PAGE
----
Therefore, a very legitimate question arises: if truck drivers, agriculture ministers, slaughterhouse operators, transporters … regulate the transports only on a profit basis and not on the basis of EU-Animal Transpot Regulation, which instance is responsible for their punishment, and which paragraphs regulate their penalties?

So far, it seems that the EU has not thought about it yet.
But we do.
We have not seen any dramatic improvements in animal transport, on the contrary: the condition remains dramatic to catastrophic, with still a high degree of animal suffering.

This suffering can not improve videos if those who cause it are not punished severely.
It’s that easy, even the EU and its staff could understand it.

We are waiting for the infringement procedure against Romania.
Only when that happens can Eurogroup convince us of “dramatic improvements” in animal transport.

My best regards to all, venus



Yes, We Have Something to Say About the EU (DG SANTE) Visit and Report of 2017 to Turkey Re Live Animal Transport – and The Question Is, What Progress Has Been Made In 2 Years ?

EOA Turkey 2



From Mark – this is what I have to say.  I am sure Venus will want to say more, and I leave the page open for her to write further posts if she desires.

The text below (at the end) is from the ‘Eurogroup for Animals’ – we have provided the link so that you can see the site. We have reproduced the text in full.

We (WAV) as a group have over the past few weeks have, shall we say, ‘had a different view’ to some organisations over the subject of live animal transportation. As you have probably seen with some of our past posts, we don’t really hold back; and if we feel that not enough is being done by institutions such as the EU with regard prosecutions or following up on specific incidents, then we shall say so; simple as that. We are not simply content to just sit back and accept non action after non action on issues that we consider are so important in the welfare of animals, such as live transportation in extreme temperatures.

So, here are a few instances where we. as an animal  advocate organisation, would for example disagree a bit with the statement which is put out (By Eurogroup) below. We give the statement form the site, and then follow on with our own perspective. This is for you; our visitors, to read and then hopefully discuss. We are not saying that either party is correct or wrong in what they say; there is though, a difference of opinion on the issue, and importantly; how it should be addressed.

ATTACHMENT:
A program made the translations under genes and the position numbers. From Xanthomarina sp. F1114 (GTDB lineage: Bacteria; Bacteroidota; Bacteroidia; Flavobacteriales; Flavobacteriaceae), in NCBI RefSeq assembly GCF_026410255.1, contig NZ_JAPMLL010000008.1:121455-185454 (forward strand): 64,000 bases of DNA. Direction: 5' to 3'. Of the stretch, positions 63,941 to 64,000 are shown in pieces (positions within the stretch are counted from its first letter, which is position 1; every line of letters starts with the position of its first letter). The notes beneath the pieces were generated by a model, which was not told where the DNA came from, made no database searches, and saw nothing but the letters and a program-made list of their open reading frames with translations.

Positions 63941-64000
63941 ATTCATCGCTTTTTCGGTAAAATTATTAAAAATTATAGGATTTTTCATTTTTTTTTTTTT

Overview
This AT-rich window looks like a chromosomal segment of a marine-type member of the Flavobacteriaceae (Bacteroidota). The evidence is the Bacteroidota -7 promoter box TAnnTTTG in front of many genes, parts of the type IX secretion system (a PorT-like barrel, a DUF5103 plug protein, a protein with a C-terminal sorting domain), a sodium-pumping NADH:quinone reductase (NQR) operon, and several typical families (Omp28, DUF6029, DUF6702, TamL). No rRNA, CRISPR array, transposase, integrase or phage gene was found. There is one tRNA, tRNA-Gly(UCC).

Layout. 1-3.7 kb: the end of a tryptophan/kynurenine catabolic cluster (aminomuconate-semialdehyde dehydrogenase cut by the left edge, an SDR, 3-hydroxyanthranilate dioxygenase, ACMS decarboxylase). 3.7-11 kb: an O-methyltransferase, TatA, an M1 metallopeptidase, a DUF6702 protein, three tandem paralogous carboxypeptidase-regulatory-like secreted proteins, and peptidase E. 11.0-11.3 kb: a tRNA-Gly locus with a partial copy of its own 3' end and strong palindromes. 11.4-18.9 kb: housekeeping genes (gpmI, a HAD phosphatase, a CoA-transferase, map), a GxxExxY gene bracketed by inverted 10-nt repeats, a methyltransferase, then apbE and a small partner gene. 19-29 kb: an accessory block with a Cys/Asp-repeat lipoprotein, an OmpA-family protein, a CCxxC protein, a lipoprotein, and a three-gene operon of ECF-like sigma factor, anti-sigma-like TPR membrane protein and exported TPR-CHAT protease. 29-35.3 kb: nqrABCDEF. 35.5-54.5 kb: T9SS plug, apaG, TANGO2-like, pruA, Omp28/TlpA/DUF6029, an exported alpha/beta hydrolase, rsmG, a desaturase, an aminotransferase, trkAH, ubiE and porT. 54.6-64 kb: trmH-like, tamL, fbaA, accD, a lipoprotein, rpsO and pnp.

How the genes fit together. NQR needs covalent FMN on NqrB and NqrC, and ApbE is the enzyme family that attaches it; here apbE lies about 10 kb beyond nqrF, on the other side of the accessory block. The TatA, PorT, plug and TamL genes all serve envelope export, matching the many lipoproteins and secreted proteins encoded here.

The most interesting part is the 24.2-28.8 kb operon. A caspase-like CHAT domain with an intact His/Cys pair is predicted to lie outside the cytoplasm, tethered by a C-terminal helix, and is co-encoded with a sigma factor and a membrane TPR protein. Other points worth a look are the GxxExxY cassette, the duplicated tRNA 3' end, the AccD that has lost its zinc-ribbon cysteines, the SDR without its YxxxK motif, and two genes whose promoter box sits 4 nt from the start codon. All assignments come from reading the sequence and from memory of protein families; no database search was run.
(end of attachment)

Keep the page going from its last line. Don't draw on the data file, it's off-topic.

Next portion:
Statement – “Despite a warning from the EU Commission to Member States not to export animals during hot weather conditions, evidence collected by NGOs at the main EU exit points demonstrates that animals are systematically loaded into trucks and vessels regardless of weather forecast and EU requirements”.

Our Comment – we think here that really the Eurogroup are saying that no (or not many) EU member states actually adhere and act to warnings given by the EU about hot weather transportation. So why is the EU continually allowing its member states to ignore what it requests / warns ? From the statement it is clear that even the EU itself, accept that ‘animals are systematically loaded into trucks and vessels regardless of weather forecast and EU requirements’. We would say rather than just continually pushing the actions of member states who break the rules to one side; the EU needs to wake up and through the Commissions, needs to take firm and decisive actions against those member states who are non compliant. What is the point in having a ‘Regulation’ on the so called ‘protection of animals during transport’; ie. 1/2005 of 22nd December 2004, and to which all member states should adhere to, when many of them just turn around and give 2 fingers to the rules ?


Statement – “Transportation of live animals outside the EU has proven to be problematic from a welfare point of view even under normal circumstances.”

Our Comment so the EU is basically accepting itself in this statement that live animal transport from a welfare point of view is not really working; or in other words, that member states are not following the regulations to ensure better welfare, or no shipments under such circumstances. If the engine of a particular type / series of car is found to be ‘problematic’; then the manufacturer usually does a recall of vehicles involved and attempts to rectify the problem. So in this case, why is the EU not attempting to look at the reports and evidence provided to them by NGO’s (and there sure is enough !!) and then actually do something to rectify the ‘problems’ ? – you could call it turning an EU blind eye to the problems.


Statement .As concluded by DG SANTE: “Due to the inability of the livestock vehicles ventilation system to lower the temperatures in the animal compartment below the external environmental temperature […] it is very difficult for transporters to ensure that animals inside the lorry are kept below 35°C when ambient temperatures are over 30°C”.